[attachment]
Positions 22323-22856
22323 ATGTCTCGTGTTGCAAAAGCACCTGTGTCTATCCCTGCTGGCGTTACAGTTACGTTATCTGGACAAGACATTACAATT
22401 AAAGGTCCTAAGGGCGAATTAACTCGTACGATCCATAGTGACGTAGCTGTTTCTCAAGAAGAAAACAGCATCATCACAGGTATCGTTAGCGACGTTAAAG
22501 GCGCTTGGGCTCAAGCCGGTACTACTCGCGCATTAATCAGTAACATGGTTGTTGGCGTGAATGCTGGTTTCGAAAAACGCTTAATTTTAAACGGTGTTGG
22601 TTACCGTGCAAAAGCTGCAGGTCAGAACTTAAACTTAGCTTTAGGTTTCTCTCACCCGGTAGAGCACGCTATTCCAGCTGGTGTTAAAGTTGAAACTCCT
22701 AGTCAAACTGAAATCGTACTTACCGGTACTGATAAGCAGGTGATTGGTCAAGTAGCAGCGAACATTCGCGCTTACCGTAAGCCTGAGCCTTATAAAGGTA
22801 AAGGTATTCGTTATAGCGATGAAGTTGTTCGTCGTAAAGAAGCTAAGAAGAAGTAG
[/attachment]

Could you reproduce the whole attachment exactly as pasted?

Positions 22323-22856
22323 ATGTCTCGTGTTGCAAAAGCACCTGTGTCTATCCCTGCTGGCGTTACAGTTACGTTATCTGGACAAGACATTACAATT
22401 AAAGGTCCTAAGGGCGAATTAACTCGTACGATCCATAGTGACGTAGCTGTTTCTCAAGAAGAAAACAGCATCATCACAGGTATCGTTAGCGACGTTAAAG
22501 GCGCTTGGGCTCAAGCCGGTACTACTCGCGCATTAATCAGTAACATGGTTGTTGGCGTGAATGCTGGTTTCGAAAAACGCTTAATTTTAAACGGTGTTGG
22601 TTACCGTGCAAAAGCTGCAGGTCAGAACTTAAACTTAGCTTTAGGTTTCTCTCACCCGGTAGAGCACGCTATTCCAGCTGGTGTTAAAGTTGAAACTCCT
22701 AGTCAAACTGAAATCGTACTTACCGGTACTGATAAGCAGGTGATTGGTCAAGTAGCAGCGAACATTCGCGCTTACCGTAAGCCTGAGCCTTATAAAGGTA
22801 AAGGTATTCGTTATAGCGATGAAGTTGTTCGTCGTAAAGAAGCTAAGAAGAAGTAG